Channel main force for US integration vendor

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US vendor InterSystems has credited its channel as the main cause of a 60 percent leap in Australian revenue that it expects will help allow it to turn a profit by the end of this year.

US vendor InterSystems has credited its channel as the main cause of a 60 percent leap in Australian revenue that it expects will help allow it to turn a profit by the end of this year.

Denis Tebbutt, MD at InterSystems in Australia, said the EAI vendor's revenues had grown rapidly – by 60 percent in Australia and 40 percent globally by revenue – in 2003. Although that growth was admittedly from a small base, it was largely due to its partners, he said.

The company had also grown 20 percent globally in 2002, the year it had started selling to the Australian market, he said.

'The primary contributor to growth is our investment in our partner program over the last ten years. Really, it's our partners that are growing,' Tebbutt said. 'We would expect to turn profitable by the end of this year.'

InterSystems in Australia signed some 40 partners last year and a total 63 since July 2002. The vendor itself now has 12 staff in-country, after a decade of having one 'technical guy' based in Melbourne, he added.

The vendor's partners were doubtless assisted by the expansion of InterSystems' portfolio. The company recently launched an integration platform called Ensemble. Previously, it had relied on sales of its seven-year-old post-relational database offering, Cache.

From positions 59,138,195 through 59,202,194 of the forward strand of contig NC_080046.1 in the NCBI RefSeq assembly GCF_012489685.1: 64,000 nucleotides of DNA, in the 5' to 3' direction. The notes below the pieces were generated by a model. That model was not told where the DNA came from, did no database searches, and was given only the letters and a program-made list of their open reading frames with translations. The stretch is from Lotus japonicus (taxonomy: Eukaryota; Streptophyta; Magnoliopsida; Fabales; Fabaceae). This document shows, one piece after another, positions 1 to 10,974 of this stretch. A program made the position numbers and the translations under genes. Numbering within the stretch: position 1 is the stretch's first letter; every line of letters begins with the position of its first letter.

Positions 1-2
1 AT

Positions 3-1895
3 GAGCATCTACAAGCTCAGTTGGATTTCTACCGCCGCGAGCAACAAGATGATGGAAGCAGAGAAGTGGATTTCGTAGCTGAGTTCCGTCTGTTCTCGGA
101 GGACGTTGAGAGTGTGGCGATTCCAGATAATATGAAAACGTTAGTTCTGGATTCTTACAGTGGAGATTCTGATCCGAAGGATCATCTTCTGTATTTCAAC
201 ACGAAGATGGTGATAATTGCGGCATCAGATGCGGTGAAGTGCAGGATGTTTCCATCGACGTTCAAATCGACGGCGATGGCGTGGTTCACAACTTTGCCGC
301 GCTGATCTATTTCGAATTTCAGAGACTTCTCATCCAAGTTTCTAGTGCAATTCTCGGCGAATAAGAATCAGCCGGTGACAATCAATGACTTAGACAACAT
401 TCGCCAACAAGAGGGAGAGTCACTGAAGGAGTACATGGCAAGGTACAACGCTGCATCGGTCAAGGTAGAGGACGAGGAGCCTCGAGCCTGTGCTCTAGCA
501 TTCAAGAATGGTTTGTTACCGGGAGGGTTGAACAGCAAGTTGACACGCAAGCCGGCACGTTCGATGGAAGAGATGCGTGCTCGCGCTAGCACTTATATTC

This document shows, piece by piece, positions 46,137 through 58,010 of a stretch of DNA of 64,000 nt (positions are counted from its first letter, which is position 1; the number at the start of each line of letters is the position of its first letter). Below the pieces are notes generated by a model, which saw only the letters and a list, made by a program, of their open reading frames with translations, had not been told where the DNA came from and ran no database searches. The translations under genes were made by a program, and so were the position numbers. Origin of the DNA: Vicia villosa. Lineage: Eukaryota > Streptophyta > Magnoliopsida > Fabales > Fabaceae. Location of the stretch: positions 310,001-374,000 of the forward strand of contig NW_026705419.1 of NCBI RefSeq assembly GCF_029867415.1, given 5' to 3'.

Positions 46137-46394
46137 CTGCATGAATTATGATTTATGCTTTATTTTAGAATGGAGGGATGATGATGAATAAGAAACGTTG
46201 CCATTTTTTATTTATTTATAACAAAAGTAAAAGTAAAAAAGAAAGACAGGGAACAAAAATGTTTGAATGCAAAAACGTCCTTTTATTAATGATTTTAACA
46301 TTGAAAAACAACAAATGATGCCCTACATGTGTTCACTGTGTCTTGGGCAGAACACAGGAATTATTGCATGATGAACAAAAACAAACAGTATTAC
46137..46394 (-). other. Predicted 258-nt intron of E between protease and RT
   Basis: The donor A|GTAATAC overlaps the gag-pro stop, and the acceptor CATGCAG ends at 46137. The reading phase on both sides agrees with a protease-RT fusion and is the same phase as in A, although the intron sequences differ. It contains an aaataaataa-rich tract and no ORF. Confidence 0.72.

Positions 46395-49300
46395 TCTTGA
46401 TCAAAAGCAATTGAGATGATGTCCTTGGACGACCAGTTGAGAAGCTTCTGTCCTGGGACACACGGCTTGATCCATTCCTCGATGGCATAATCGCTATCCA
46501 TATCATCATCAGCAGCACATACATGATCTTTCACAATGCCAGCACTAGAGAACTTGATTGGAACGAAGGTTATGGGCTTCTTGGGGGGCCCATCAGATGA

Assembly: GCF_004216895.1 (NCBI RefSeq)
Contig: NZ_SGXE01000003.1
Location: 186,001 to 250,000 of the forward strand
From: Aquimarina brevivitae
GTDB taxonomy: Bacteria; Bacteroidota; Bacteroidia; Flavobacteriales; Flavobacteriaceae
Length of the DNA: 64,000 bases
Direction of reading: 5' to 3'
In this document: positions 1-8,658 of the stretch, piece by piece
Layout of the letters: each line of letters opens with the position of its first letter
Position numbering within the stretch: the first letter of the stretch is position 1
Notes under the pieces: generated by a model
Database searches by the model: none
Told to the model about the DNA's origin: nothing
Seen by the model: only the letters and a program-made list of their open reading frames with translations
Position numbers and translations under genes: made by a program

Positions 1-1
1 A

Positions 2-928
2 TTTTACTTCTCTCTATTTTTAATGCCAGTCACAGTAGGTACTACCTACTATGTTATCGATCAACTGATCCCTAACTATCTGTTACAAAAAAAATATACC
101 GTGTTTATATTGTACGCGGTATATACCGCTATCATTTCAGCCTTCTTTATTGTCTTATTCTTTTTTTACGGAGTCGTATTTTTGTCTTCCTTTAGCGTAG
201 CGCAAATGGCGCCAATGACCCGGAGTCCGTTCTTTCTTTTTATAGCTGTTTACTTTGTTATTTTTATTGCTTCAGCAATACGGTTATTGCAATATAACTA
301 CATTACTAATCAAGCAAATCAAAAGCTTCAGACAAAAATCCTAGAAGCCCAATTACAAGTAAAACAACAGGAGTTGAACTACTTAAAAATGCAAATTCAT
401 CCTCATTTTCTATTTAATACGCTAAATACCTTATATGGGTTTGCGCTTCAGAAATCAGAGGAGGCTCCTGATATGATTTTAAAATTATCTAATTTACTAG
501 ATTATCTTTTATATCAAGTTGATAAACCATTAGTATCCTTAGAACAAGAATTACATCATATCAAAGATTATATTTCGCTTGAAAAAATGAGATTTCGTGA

Tebbutt had high hopes for Ensemble as application integration increased in importance. InterSystems was promising further support for its partners, which Tebbutt added often themselves found moving between IT platforms difficult.

'The gestation period is long. They have to keep their businesses running,' he said.

The company had launched a website and was also putting together programs to extend its marketing coverage, which should also further assist partners, Tebbutt said.

Key, however, was InterSystems' ability to adapt its partner assistance to each partner's needs, he claimed.

'People say everybody's got a partner program. Yes, that's true but we've been in the industry long enough to know what doesn't work,' he said. 'Yes, we have all the fundamental stuff people have, but that's kind of a clerical process.'

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